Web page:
Gold Coast space company on track for 2022 rocket launch after promising test


A Gold Coast rocket company may soon send bushfire detection satellites into space, after revealing it was in talks with the Australian Space Agency and the Canadian government over the deployment of the technology.

Gilmour Space Technologies had its most successful test firing ever last week, putting the company on track to launch its first rocket later this year.

General manager Adam Gilmour said the final touches are expected to be given to the rocket between March and June and that it will be launched in the second half of the year.

Successful test shot

Mr Gilmour said the hybrid rocket motor test firing lasted around 75 seconds, meaning the team can now move on to the final qualifying phase of the engine.

“We really hope that our first vehicle will be ready to launch in the second half of this year and certainly on track to do so,” he said.

Adam Gilmour and his team hope to have rockets in space by 2022.(Provided: Gilmour Space Technologies)

The test, which took place at a site near Toowoomba, saw the rocket firing at full thrust of 110 kilonewtons, which Gilmour Space said was the most powerful in Australian history.

“We were almost where we wanted to go and qualified enough to be very happy with the test,” said Gilmour.

“It is a very powerful rocket engine and [tested for] a duration close to the flight time we will need to be able to go into space. For us it was an important test. “

The rocket should burn for about 90 to 100 seconds, according to Gilmour, who was confident the prototype was almost ready for launch.

A rocket test firing
Gilmour Space Technologies’ recent rocket test firing was a resounding success.(Provided: Gilmour Space Technologies)

He said the recent test firing was only halted after he feared a sensor would get too hot.

“But we later found out that the sensor was not properly integrated, so we could have stayed longer.

“So we actually think we’re not going to have to make a lot of changes to make this last longer.”

Bush fires, the Internet and Canadian discussions

Australian-made rockets are expected to be able to launch satellites and payloads into low Earth orbits and the like when completed.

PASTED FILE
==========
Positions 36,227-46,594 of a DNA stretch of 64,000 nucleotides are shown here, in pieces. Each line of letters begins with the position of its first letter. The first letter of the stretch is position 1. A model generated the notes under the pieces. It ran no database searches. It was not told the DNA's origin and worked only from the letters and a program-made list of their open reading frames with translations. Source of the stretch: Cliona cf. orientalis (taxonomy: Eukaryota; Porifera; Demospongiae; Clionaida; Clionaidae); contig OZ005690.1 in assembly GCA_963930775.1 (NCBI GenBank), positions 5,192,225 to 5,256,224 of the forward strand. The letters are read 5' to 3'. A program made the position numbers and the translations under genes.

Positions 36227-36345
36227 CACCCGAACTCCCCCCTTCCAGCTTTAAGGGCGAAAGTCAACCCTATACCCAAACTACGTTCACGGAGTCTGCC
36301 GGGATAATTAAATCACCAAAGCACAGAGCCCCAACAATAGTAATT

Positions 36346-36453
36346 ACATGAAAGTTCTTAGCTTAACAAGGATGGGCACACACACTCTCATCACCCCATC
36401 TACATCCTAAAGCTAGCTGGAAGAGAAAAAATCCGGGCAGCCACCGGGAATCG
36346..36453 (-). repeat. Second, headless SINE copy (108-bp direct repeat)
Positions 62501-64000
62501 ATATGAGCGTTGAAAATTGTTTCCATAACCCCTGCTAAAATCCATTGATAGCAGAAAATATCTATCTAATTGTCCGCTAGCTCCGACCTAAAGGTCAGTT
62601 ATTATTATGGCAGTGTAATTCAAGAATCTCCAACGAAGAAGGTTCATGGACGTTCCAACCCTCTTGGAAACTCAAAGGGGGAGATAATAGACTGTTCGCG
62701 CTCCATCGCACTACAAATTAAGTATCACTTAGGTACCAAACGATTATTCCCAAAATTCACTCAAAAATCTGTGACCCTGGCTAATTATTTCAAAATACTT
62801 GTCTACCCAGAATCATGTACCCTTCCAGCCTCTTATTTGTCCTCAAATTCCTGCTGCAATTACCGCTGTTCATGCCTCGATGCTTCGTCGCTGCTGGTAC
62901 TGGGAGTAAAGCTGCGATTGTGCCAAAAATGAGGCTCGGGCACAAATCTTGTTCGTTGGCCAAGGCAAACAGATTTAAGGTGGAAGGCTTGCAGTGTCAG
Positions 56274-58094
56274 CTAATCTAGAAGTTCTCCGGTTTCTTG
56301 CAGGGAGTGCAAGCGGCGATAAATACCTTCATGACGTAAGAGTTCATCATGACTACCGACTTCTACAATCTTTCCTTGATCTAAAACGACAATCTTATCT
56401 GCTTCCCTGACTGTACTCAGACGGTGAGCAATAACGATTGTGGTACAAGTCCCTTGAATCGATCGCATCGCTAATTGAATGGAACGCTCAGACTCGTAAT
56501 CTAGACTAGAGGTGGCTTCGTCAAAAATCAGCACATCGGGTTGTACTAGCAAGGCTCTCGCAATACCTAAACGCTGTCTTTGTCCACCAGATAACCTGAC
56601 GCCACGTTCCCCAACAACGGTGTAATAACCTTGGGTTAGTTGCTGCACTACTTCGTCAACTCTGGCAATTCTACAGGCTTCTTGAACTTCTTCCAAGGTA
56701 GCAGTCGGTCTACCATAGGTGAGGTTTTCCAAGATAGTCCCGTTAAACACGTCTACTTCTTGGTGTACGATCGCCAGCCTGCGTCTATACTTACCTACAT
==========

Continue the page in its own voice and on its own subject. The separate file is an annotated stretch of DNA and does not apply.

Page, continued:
Satellites could be used to detect bushfires, help fertilize crops and improve phone or internet coverage, Gilmour said.

gilmore space 3
The test generated enough force to lift four SUVs off the ground and was Australia’s largest rocket motor test.(Provided: Gilmour Space Technologies)

The company was in talks with the Canadian government and the Australian Space Agency over bushfire detection satellites, he said.

“You can detect a bushfire from space literally in seconds, compared to the minutes it takes now.

A man speaking alongside a nine-meter suborbital rocket
Adam Gilmour said they aimed to address a bottleneck in the satellite launch industry.(ABC News: Matt Eaton)

“We want to use other people’s satellites that give high speed internet access from space, which means you can go anywhere in Australia – anywhere outside of Australia on a boat at middle of the ocean and still be able to get high speed internet fast and very affordable.

“He’s another great game changer.”

Future planning

The company is currently seeking approvals for an orbital spaceport at Abbot Point, outside Bowen, in north Queensland.

Gilmour Space also plans to have an operational rocket by 2025 that can take humans into space.

“I am very excited about this year; it will be the culmination of many years of effort,” said Mr. Gilmour.


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